Appendix B: Annual Report of the Trade Support Loans program
Based on the requirements set out in the Trade Support Loans Act 2014, this report provides a summary of the administrative operation of the Trade Support Loans (TSL) program from 1 July 2018 to 30 June 2019.
The Australian Government’s TSL program provides Australian apprentices with access to an income-contingent loan over the course of their apprenticeship. At the time the TSL program was introduced, Australian apprentices were able to access up to $20,000 over the course of their apprenticeship.1
The TSL program meets the Government’s commitment to deliver improved productivity and competitiveness to the Australian economy by ensuring there are highly skilled individuals in priority trades where there are growing skills shortages.
The program provides financial support to eligible Australian apprentices to assist them with expenses associated with living, learning and completing an apprenticeship, and helps them focus on completing their trade qualification. To be eligible for TSL payments, Australian apprentices must:
reside in Australia and be an Australian citizen, or the holder of a permanent visa
be undertaking one or more of the following:
Certificate III or IV qualification that leads to an occupation on the TSL Priority List
Certificate II, III or IV agricultural qualification specified on the TSL Priority List
Certificate II, III or IV horticulture qualification specified on the TSL Priority List, while working in rural or regional Australia
meet the eligibility criteria outlined in the TSL program guidelines.
The program is governed by the Trade Support Loans Act 2014. Two legislative instruments are in place to administer the program:
The Trade Support Loan Rules 2014 provide for matters relating to qualification for trade support loans, granting loans, application forms and other matters.
The Trade Support Loans Priority List 2014 is established and maintained by the Minister to determine occupations or qualifications leading to occupations that the Minister considers a high priority.
Following the Administrative Arrangements Order on 29 May 2019, skills and training functions were transferred to the Department of Employment, Skills, Small and Family Business. The Australian Apprenticeship Support Network (AASN), the Department of Employment, Skills, Small and Family Business, and the Australian Taxation Office jointly deliver the TSL program.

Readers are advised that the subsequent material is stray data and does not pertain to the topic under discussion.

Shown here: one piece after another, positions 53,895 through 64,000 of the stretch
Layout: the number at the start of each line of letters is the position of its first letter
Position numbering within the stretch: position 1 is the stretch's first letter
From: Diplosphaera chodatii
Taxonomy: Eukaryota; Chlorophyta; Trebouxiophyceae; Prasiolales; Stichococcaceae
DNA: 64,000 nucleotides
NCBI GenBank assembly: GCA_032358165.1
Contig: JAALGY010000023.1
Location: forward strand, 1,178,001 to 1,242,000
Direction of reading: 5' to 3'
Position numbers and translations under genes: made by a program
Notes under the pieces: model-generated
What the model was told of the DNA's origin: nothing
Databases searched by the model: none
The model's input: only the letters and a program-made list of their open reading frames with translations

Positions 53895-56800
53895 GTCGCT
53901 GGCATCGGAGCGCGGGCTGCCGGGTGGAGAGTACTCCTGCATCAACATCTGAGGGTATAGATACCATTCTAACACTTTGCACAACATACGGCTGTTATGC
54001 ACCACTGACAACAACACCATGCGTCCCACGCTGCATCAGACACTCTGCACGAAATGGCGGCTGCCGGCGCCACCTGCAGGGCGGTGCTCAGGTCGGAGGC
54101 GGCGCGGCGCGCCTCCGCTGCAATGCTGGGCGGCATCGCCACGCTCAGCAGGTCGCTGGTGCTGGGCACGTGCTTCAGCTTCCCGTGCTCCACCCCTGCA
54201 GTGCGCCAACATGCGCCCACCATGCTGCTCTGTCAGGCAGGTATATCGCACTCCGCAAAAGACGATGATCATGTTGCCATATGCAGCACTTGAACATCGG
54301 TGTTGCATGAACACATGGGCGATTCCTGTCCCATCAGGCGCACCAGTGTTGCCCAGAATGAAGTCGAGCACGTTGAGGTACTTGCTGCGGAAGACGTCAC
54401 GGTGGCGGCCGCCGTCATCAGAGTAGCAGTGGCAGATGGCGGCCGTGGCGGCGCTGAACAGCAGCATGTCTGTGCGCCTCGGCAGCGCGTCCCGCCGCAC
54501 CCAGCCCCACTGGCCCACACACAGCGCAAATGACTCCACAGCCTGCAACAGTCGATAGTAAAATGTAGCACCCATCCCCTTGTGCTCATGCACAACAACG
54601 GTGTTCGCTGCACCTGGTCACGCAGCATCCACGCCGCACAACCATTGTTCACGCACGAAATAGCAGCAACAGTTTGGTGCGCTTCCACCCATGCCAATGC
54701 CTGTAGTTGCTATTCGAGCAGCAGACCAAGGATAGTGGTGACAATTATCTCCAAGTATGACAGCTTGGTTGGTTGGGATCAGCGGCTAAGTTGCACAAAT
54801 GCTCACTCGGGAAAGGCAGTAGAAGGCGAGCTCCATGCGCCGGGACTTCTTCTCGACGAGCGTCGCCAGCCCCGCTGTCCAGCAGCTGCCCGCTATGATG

Operation of the program
Under the TSL program, apprentices apply for a loan through their local AASN provider. Apprentices can apply for a maximum amount that depends on which year of their apprenticeship they are in.
The loans are flexible, meeting the needs of individual apprentices. The loan amounts are highest in the early years of training to support apprentices while their wages are lower. Apprentices who successfully complete their apprenticeship will have the amount of their loan reduced by 20 per cent.
Trade support loan payment rates
The trade support loan lifetime limit is set at $20,808 for 2018–19. The yearly and monthly instalment rates for Australian apprentices for 2018–19 are shown in Table B.1.
Table B.1: Trade support loan payment rates, 2018–19
Yearly rate ($)
Monthly instalment rate ($)
Apprentices repay trade support loans through the taxation system when their income reaches the minimum income threshold. In 2018–19, the minimum income threshold was $51,957. Apprentices may also choose to make voluntary payments on the loan before they reach the repayment threshold. Trade support loan debts are indexed annually according to the Consumer Price Index.
In its fifth year of operation, the TSL program continues to provide eligible apprentices with substantial support, helping them with the costs of living and learning while undertaking an apprenticeship.
From program commencement to 30 June 2019, the department:
received and processed 108,371 successful TSL applications
made $814,576,515 in payments to eligible apprentices.
In 2018–19, the department:
received and processed 20,309 TSL applications
applied a completion discount to 11,050 apprentices who successfully completed their apprenticeship.
Nearly 56,000 Australian apprentices received a trade support loan payment during 2018–19.
Figures B.1 to B.6 provide details on the number of successful trade support loan applications received by quarter, calendar month, apprenticeship stage, state/territory and age, as well as the number of trade support loan payments made by quarter.
From 1 July 2017, and each later year on 1 July, the lifetime limit and yearly rates (defined in sections 5 and 24 of the Trade Support Loans Act 2014, respectively) are indexed according to a Consumer Price Index annual indexation factor. Subsection 99(4) of the Act provides the formula for calculating the annual indexation factor. ↩